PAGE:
Oct 03., 2016 / Being Southern
Mama and the Rooster
It happened a long time ago when I was a little boy. However, I recall it easily, especially since the story has been repeated numerous times at family gatherings. It is the kind of story that was best re-told while sitting around the dinner table when most of the damage had already been done to a great meal. There was usually an interim period after the meal and before my mother’s chocolate cake was cut, when stories would abound. And speaking of chocolate cake that delicious dessert was actually a bit of a catalyst that started the whole episode that became a story.
It was Saturday so my mother decided she would make a chocolate cake for dessert on Sunday. As she put together her ingredients she realized that she needed two more eggs. Wiping her hands on a kitchen towel, she headed out the backdoor toward the chicken coop, or as we most often called it, the hen house. She opened the gate and entered the chicken yard which was enclosed by a simple wire fence. Just about time she started up the short ramp to the nests, she felt pain and force between her shoulder blades. Our rooster who was known for being mean had spurred her and scratched her with his nails. She threw him off, kicked him, and headed back through the gate, about as angry as I ever saw her. She was mad because she had been attacked but equally upset because she was in a hurry and didn’t take the normal precautions. There was an old tobacco stick for fending off the scoundrel that permanently leaned against the fence. She normally took it inside the chicken yard when she went to get eggs but in her haste to get back to her cake, she neglected it.
I’m standing there watching the whole thing and saw my mother disappear into the house. Inside she had gone to the bedroom closet, found my daddy’s double barrel shotgun, and loaded in two shells from off the shelf. She had never actually fired it, but daddy had shown her what to do in case she needed it. She came back out and about half way to the gate she stopped, lodged the stock against her shoulder, and released two blasts toward the rooster who was over by the side of the coop. She peppered the side of the hen house with pellets but the rooster ran around the corner. Slowly, she walked to the steps, laid the gun on the porch, and sat down. She reached in her apron pocket, got out a pack of Lucky Strike cigarettes that she kept for “emergency” purposes and lit one up. Actually, I had never seen her smoke. So there we sat and then she looked at me and began to chuckle.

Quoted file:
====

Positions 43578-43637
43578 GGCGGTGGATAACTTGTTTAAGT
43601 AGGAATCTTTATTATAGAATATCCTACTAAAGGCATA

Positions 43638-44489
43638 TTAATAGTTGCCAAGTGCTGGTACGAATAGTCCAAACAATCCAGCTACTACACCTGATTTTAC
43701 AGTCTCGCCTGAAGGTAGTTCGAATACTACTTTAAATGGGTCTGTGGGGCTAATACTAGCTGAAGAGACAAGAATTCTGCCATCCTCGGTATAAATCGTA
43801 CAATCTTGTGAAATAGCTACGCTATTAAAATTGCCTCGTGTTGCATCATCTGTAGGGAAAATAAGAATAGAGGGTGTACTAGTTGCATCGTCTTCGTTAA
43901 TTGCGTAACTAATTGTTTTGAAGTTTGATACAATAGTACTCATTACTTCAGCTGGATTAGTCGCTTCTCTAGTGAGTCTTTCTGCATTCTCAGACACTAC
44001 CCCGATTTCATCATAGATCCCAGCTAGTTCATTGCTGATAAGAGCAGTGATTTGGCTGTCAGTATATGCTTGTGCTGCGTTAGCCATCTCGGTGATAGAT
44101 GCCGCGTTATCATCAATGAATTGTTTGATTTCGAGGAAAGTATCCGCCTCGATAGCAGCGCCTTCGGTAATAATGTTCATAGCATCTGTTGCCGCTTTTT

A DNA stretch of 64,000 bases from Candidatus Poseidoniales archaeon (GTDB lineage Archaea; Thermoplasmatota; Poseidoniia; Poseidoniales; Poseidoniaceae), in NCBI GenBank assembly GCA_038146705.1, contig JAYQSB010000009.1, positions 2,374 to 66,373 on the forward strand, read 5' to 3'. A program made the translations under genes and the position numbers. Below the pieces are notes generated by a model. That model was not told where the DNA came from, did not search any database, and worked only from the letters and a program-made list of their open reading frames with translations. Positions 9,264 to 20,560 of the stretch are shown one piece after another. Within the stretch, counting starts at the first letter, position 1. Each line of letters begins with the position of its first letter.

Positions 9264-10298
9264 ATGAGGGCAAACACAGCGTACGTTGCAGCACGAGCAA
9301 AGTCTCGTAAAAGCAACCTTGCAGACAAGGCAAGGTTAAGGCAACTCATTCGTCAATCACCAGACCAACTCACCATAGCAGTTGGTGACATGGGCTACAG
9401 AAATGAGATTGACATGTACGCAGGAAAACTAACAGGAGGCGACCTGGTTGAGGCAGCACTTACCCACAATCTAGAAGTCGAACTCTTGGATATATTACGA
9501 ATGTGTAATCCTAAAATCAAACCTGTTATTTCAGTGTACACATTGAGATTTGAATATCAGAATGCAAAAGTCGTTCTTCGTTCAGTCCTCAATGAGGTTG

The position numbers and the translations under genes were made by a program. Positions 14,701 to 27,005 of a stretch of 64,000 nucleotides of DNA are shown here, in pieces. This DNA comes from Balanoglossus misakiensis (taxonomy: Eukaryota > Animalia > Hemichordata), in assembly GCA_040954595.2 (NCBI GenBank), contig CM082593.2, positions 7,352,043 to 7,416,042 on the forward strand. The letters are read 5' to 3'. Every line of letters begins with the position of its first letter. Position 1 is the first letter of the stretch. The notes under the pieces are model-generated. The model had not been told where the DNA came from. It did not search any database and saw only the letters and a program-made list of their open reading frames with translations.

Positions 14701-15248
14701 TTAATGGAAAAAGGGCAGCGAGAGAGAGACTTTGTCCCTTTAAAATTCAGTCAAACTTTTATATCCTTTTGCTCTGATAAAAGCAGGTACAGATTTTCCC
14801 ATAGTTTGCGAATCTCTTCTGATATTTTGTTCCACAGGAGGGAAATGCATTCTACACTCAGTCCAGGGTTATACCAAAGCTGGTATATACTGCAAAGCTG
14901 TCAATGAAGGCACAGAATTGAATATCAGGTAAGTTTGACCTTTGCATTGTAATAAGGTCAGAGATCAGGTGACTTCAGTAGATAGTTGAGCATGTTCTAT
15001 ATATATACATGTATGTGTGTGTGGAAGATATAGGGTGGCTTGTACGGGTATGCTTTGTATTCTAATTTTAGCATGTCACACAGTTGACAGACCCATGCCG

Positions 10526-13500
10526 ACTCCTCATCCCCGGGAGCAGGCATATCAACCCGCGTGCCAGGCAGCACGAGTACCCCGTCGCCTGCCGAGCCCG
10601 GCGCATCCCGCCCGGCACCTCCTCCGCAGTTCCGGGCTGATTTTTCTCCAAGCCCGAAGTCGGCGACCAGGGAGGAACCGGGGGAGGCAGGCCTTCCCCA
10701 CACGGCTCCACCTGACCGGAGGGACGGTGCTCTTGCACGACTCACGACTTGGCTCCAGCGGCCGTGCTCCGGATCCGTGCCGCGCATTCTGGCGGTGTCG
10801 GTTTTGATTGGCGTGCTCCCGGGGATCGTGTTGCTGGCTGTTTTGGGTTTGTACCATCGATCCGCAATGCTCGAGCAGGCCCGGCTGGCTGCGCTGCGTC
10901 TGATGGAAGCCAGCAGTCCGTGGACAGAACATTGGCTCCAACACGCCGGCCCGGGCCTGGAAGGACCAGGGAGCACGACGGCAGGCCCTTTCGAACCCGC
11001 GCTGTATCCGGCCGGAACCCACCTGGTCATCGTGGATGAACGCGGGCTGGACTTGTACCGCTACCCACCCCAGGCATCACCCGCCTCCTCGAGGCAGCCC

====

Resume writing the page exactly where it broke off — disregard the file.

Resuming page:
Daddy’s grocery store was only about forty yards from us and as soon as he heard the shotgun go off he asked one of the fellas sitting around inside to watch the store while he investigated what was going on. He expected to find a dead snake or some other varmint, believing that to be the reason she had fired it. It was the only time she had ever actually shot a gun in her life. Across the path from the store lived Mary and Zelma, two sisters, who also heard the report and were headed in our direction also. Miss Ada lived further down the path from us and was outside working in her garden. She wore a hearing aid but the noise was plenty loud to arouse her curiosity.
As this quartet converged on the two of us sitting there, they discovered my mother now in full-fledged laughter and wondered if she had lost her mind. She relayed the story to all of them and they too were laughing before the meeting broke up. Miss Ada even turned up her hearing aid to get all the details. She figured this story was worth a battery. Mother went in the hen house without confrontation, retrieved her two eggs, and went in to finish her cake.
It wasn’t until two days later that she realized she had made more of an impact upon the rooster than she realized. Again, she went out to get eggs and there he was leaning up against the hen house…minus his bill. Evidently one of the pellets had rendered him unable to eat and he was fading away. Quickly, my mother dispatched him the way country folks do, and he became dinner. Mama always told me that we reap what we sow. I guess that can go for roosters, too.